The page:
“Who do you say I am?” It’s a question Jesus asks each of us, and the answer we give ultimately determines our destiny. But our answer involves more than what we say with our lips. Our real answer is to be found in the way we live our lives.
In chapter 8 of Mark’s gospel, Jesus is shown feeding the 4,000 and healing a blind man. In both of the stories, the disciples, Pharisees and religious leaders still missed the point. They wanted more, they wanted some special sign that Jesus was who He declared He was. It wasn’t enough for Him to miraculously feed the 4,000 and still have left overs of food. The Pharisees asked for more, they wanted a sign from Heaven. This comes after Jesus told them that it’s not what you eat which makes them unclean but what’s inside their hearts. Jesus just sighed from deep within Him because they just did not get it. Because of their stubborn hearts, Jesus said there will be no sign given to that generation. Often times we treat Jesus as Santa or a genie, only asking for signs to believe, the blessings and gifts without actually seeking His heart. How do we treat Jesus? Is this who we truly believe He is?
In the boat, the disciples started talking about not having food. Jesus was really upset about this. He asked them if they still have not understood what He was trying to teach them and the Pharisees. He told them to not be like the Pharisees who were like yeast. Yeast represents sin. The Pharisees knew the law inside and out, followed it religiously, and yet had no heart in it. They used the law to judge others but not as the law intended. Jesus did not want the disciples to miss the point. Jesus provided for the people’s needs earlier, surely the disciples needs were covered. Why were they mithering over temporary earthly things? Very often in life, we forget the blessings that Jesus provides and how He has been there for us. He has never left us nor forsaken us. We tend to go on in life and life hits us hard. In hard times we can do like the disciples in the boat and look at the temporary, or we can remember what Christ has done for us in the past, know that He is in control and trust Him. Who do we say Christ is in times of trouble?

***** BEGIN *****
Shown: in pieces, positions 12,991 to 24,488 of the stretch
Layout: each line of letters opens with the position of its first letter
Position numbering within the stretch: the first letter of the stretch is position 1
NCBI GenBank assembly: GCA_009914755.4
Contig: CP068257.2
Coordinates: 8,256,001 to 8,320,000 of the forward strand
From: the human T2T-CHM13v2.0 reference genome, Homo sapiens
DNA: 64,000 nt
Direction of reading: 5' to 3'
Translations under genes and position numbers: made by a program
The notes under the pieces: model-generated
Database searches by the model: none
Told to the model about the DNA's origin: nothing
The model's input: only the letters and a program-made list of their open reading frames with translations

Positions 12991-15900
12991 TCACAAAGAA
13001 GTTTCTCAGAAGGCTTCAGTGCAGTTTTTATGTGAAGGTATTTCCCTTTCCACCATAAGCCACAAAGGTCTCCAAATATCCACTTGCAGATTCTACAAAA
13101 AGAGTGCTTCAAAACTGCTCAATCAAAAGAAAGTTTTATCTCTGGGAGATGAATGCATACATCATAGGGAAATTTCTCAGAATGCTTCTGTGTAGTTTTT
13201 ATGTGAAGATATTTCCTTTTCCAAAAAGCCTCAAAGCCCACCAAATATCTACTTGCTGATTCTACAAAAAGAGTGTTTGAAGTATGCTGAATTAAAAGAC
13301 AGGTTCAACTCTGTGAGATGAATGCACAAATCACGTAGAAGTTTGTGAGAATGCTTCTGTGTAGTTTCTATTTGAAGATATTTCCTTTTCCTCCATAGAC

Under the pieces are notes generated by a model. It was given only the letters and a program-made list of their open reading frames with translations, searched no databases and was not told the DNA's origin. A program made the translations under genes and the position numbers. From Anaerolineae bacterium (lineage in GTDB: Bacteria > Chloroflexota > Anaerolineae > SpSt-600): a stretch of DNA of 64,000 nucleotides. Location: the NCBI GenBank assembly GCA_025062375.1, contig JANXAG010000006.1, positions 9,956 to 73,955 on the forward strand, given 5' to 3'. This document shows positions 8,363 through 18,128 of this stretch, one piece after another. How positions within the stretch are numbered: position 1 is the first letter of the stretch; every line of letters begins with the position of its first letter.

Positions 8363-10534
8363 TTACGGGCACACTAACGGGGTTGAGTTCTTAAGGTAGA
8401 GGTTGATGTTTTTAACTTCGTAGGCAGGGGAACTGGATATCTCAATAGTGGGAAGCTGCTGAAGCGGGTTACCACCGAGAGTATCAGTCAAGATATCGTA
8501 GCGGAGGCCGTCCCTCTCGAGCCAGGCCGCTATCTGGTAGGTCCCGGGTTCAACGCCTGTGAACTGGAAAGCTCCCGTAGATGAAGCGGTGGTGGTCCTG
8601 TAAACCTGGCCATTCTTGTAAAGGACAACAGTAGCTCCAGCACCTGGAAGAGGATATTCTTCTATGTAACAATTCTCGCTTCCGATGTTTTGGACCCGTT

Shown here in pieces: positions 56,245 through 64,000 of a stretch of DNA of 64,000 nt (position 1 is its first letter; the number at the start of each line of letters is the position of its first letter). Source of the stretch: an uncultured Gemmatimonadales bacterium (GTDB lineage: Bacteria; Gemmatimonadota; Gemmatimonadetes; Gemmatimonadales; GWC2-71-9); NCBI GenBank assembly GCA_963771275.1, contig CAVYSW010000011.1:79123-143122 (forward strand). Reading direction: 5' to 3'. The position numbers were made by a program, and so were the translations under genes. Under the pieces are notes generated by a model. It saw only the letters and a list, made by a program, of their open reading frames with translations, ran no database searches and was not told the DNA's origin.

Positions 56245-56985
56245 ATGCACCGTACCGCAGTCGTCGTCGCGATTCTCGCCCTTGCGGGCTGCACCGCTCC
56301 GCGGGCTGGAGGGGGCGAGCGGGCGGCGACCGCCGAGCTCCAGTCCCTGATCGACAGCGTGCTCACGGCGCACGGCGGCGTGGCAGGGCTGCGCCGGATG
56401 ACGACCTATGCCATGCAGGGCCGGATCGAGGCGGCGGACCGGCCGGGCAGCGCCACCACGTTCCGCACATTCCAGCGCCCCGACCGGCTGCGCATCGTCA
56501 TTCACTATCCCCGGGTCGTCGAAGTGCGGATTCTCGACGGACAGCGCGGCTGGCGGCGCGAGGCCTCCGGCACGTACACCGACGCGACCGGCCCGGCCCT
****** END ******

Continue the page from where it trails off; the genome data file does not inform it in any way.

After getting out of the boat, Jesus cures a blind man. Jesus spat in His hands and placed them onto the man’s eyes. The man could see a bit but not fully. People looked like fuzzy trees. Jesus placed His hands on the man a second time and then the man was healed and able to see. He told the man not to go into town but to go home. Sometimes we see Christ dimly and not the full true picture. If we allow Christ to touch us again and again, we will see Him more clearly.
Jesus asked the disciples, who do the people say He is. They answered John the Baptists, Elijah or one of the prophets. The religious teachers say Elijah was to come before the Messiah. They did not believe Jesus was the Messiah because they expected Elijah to come first. They also expected Jesus to take control of the kingdom and overthrow Caesar and save them all from Roman oppression. Then Jesus asked the disciples who do they say He is. Peter says that He is the Christ, the Messiah.